Chapter 4. The Root locus Method. Chapter 4 Root locus Method. 4.1 Introduction 4.2 The concepts of the root-locus 4.3 The root locus sketching(conventional root-locus) 4.4 The parameter root-locus and the zero-degree root-locus
The Root locus Method
4.2 The concepts of the root-locus
4.3 The root locus sketching(conventional root-locus)
4.4 The parameter root-locus and the zero-degree root-locus
4.5 The Root loci of the system with the time-delay
4.6 The control system analysis and design utilizing the root-
For investigating the performance of a system, we have to solve the output response of the system. But there are two defects when we do this:
(1) It is a difficult thing to solve the output responseof a system – especially for a higher order system.
(2) We can’t easily investigate the changes of a system’s performancefrom the time-domain solution of the system’s output response when one or two parameters of the system varies in a given range, or, when one or more devices are added to the system to improve the system’s.
We can utilize the Root-locus technique to make up for the defects above.
Root-locusis a graphical technique base on f the poles and zeros of the open-loop transfer function for determining the poles of the closed-loop transfer function of a system.
Utilizing Root-locus technique, We can easily investigatethe performance changewhen one or two parameters of the system varies in a given range:
(analysis of the root locus)
Root-locus method was conceived by Evans in 1948.
Root-locus method and Frequency Response method, which was conceived by Nyquist in 1938 and Bode in 1945, make up of the cores of the classical control theory for designing and analyzing control systems.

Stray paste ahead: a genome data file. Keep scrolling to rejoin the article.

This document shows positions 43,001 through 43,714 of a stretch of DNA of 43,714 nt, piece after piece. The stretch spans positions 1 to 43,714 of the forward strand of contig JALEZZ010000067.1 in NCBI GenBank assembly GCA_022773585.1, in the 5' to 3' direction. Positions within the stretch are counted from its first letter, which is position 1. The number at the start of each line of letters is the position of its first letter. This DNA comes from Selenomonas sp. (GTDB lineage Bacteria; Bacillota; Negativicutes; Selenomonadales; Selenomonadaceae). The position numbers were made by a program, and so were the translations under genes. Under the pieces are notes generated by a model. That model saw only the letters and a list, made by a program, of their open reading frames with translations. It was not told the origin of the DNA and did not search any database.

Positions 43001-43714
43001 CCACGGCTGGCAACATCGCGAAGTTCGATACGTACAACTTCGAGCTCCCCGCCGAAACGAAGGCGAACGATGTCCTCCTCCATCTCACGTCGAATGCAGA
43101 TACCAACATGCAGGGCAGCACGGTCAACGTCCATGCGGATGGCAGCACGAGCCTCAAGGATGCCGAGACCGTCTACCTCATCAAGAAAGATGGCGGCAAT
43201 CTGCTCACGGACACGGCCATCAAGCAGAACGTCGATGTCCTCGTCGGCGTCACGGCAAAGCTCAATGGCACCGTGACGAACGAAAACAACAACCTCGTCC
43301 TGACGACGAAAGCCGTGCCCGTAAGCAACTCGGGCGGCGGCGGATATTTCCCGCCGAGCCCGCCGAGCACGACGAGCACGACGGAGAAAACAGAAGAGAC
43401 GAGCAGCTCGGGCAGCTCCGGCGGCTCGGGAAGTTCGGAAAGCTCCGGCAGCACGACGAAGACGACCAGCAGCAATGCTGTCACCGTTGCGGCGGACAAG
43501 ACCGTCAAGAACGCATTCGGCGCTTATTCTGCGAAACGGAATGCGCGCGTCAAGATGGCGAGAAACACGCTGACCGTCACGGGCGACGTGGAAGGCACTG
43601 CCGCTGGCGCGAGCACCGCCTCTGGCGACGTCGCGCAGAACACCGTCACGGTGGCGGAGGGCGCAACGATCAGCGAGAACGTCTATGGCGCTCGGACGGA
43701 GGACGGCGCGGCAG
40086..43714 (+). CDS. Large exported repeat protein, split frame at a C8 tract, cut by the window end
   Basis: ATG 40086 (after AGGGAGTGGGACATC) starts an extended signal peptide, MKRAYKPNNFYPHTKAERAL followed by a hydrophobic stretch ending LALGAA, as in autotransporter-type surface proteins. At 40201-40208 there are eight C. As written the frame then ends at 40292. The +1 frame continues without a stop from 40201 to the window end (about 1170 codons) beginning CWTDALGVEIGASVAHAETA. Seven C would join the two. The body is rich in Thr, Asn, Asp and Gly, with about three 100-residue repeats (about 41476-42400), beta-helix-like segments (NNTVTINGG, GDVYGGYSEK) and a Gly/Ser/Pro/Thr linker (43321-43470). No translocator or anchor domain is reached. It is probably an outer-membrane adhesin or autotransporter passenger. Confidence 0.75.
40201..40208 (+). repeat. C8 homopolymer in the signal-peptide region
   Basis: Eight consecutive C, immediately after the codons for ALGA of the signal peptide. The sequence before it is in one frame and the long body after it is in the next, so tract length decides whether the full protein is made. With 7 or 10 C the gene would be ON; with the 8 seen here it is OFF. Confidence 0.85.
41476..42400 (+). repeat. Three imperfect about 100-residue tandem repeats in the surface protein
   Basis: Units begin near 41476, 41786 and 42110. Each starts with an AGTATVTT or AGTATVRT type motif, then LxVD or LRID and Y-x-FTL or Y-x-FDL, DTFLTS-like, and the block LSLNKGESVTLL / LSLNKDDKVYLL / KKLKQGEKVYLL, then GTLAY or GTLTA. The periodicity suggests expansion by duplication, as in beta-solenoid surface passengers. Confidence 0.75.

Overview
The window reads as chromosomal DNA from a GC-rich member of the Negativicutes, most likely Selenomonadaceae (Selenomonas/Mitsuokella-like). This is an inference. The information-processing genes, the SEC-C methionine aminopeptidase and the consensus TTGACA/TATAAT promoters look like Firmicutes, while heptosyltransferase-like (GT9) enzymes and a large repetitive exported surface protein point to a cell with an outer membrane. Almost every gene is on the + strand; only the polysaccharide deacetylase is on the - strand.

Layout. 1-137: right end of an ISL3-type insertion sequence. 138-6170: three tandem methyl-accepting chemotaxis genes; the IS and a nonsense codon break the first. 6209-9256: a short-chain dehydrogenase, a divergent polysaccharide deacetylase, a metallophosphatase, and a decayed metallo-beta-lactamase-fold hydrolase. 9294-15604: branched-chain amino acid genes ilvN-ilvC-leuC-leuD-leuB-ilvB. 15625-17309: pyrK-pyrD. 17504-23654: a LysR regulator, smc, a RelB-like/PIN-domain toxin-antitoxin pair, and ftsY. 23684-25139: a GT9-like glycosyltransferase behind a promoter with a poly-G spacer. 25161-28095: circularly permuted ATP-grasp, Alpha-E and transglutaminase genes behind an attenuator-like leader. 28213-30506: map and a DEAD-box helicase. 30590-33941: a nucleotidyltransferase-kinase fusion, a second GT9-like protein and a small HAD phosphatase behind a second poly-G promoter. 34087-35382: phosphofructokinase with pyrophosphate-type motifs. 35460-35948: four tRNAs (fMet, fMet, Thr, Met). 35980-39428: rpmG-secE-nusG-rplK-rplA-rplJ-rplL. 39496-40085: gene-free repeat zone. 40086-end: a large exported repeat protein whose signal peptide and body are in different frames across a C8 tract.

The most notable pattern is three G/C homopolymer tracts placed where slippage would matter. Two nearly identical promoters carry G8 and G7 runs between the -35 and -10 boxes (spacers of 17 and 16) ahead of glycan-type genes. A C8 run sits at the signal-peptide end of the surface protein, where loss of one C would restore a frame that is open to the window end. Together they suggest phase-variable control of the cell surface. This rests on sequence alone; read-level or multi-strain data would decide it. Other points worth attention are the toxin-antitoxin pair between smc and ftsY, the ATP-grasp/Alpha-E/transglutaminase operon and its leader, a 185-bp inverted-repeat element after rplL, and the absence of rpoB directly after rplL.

We discuss the root-locus according to following order:
1). what is Root-locus?
2). How the root-locus plot of a system is sketched?
3). How the performance information is analyzed from the root
locus of a system.
4. 2 The Root locus concept
4.2.1 What is the root locus of a system?
Example 4.1:for thesystem shown in Fig.4.1:
The open-loop transfer function:
The characteristic equation:
The roots of the characteristic equation, or the poles of the closed loop transfer function of the system:
According to above discussion: we can sketch the locus of the roots varying with k from 0 to +∞ on the S-plane :
Fig. 4.2 The root loci of Example 4.1
The root loci is the path of the roots of the characteristic equation, or the poles of the system’s closed-loop transfer function, traced out in the s-plane as a system parameter is changed.
4.2.2 What information can be got from the root-loci of the system?
From Fig.4.2 we may obtain following information:
1) when k changes in the range 0 ~ +∞, the system is always stable, because the loci of the closed-loop poles are always in the left-half of the s-plane
4.3.1 Two Basic Criterion
K1: the root-locus gain.
2. Two Basic criterion
The rapid sketching procedureof the root locusshown as follow:
Basic approach:The complete root loci can be constructed point-by-point finding all points in the s-plane that satisfy the angle criterions.
(1) The root-locus branches = n ( the number of the open-loop poles)
Step 5:the root loci must be symmetrical with respect the horizontal real axis
because the complex roots must appear as pairs of complex conjugate roots.